Cookies Policy

This site uses cookies. By continuing to browse the site you are agreeing to our use of cookies.

I accept this policy

Find out more here

Optimistic and Pessimistic Fruit Flies: Evaluating Fitness Consequences of Estimation Errors

No metrics data to plot.
The attempt to load metrics for this article has failed.
The attempt to plot a graph for these metrics has failed.
The full text of this article is not currently available.

Brill’s MyBook program is exclusively available on BrillOnline Books and Journals. Students and scholars affiliated with an institution that has purchased a Brill E-Book on the BrillOnline platform automatically have access to the MyBook option for the title(s) acquired by the Library. Brill MyBook is a print-on-demand paperback copy which is sold at a favorably uniform low price.

Access this article

+ Tax (if applicable)
Add to Favorites
You must be logged in to use this functionality

image of Behaviour

I began with an observation that there exists consistent variation among fruit-parasitic female flies (Rhagoletis pomonella) with regard to search time allocation. In essence, populations appear to be composed of flies that are "optimistic" and "pessimistic" about their chances of locating other higher quality patches. I posed the question "how can such variation be maintaned over time?". To answer this question I developed stochastic, dynamic, state-variable model that considered patch emigration decisions by individuals as a function of: (1) current patch quality, (2) average patch quality, (3) density of patches, (4) time of day, and, (5) egg load. The model was then altered to allow for optimistic and pessimistic estimates of patch availability. The optimal behaviour for such flies was then solved. Results obtained showed that optimists move more often within trees and pessimists move more frequently among trees. Further, calculation of daily reproductive output showed that both optimists and pessimists performed nearly as well as flies with errorless estimates of patch availability so long as over and under-estimates were moderate. This is because of the interaction between egg limitation, host availability and time limitation. When patch estimate errors were large (e.g. 90%), however, pessimists performed less well than optimists. These results allowed me to derive fitness curves for optimists and pessimists. These curves were then used to predict the distribution of search allocation by flies in the field. Predictions as to the shape of the distribution were consistent with field data (i.e. optimists are over-represented in samples).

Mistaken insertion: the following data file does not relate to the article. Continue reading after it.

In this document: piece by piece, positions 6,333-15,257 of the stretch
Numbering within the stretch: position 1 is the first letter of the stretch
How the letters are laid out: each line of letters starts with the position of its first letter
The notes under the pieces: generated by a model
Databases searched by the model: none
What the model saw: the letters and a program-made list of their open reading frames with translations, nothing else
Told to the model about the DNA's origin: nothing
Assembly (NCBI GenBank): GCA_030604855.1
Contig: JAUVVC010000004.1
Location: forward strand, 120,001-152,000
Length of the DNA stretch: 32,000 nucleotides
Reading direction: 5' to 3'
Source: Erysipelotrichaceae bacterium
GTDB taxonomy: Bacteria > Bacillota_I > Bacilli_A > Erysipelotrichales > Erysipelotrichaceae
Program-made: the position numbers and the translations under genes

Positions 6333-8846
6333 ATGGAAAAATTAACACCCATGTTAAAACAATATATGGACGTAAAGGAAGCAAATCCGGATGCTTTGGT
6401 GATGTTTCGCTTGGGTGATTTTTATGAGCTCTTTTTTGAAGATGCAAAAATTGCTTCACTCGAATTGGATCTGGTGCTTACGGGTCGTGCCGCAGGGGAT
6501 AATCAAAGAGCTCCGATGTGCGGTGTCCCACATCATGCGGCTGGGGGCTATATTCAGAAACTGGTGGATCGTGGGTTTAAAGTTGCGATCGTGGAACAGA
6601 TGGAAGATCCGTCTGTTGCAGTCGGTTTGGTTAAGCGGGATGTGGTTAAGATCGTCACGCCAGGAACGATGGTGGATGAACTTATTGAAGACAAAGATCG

Affiliations: 1: (Behavioural Ecology Research Group, Department of Biological Sciences, Simon Fraser University, Burnaby, BC, Canada, V5A 1S6


Full text loading...


Data & Media loading...

Article metrics loading...



Can't access your account?
  • Tools

  • Add to Favorites
  • Printable version
  • Email this page
  • Subscribe to ToC alert
  • Get permissions
  • Recommend to your library

    You must fill out fields marked with: *

    Librarian details
    Your details
    Why are you recommending this title?
    Select reason:
    Behaviour — Recommend this title to your library
  • Export citations
  • Key

  • Full access
  • Open Access
  • Partial/No accessInformation